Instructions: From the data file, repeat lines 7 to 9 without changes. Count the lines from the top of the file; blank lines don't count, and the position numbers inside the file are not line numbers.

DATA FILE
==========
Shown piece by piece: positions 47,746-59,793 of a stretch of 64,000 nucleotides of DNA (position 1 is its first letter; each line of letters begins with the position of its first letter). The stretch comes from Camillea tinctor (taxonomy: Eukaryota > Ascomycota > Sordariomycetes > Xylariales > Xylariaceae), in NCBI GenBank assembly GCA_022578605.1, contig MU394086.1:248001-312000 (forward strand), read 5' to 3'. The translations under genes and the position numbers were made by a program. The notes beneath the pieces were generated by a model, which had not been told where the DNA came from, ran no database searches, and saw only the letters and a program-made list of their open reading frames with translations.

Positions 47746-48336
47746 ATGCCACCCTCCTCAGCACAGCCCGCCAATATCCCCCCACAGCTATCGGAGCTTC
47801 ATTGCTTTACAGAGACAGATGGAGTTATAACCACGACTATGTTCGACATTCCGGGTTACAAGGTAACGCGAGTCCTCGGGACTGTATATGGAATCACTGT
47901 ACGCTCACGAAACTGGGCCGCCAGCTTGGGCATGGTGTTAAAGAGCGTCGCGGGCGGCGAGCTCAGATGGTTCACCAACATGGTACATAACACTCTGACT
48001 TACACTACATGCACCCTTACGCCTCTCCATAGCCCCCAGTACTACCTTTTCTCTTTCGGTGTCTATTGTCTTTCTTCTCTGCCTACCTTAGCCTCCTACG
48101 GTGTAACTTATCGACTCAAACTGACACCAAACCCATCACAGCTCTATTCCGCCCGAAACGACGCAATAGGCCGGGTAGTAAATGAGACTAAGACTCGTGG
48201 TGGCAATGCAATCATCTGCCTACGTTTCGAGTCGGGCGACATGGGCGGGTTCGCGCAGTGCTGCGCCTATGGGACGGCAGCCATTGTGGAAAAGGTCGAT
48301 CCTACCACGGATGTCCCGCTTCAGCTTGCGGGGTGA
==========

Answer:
48101 GTGTAACTTATCGACTCAAACTGACACCAAACCCATCACAGCTCTATTCCGCCCGAAACGACGCAATAGGCCGGGTAGTAAATGAGACTAAGACTCGTGG
48201 TGGCAATGCAATCATCTGCCTACGTTTCGAGTCGGGCGACATGGGCGGGTTCGCGCAGTGCTGCGCCTATGGGACGGCAGCCATTGTGGAAAAGGTCGAT
48301 CCTACCACGGATGTCCCGCTTCAGCTTGCGGGGTGA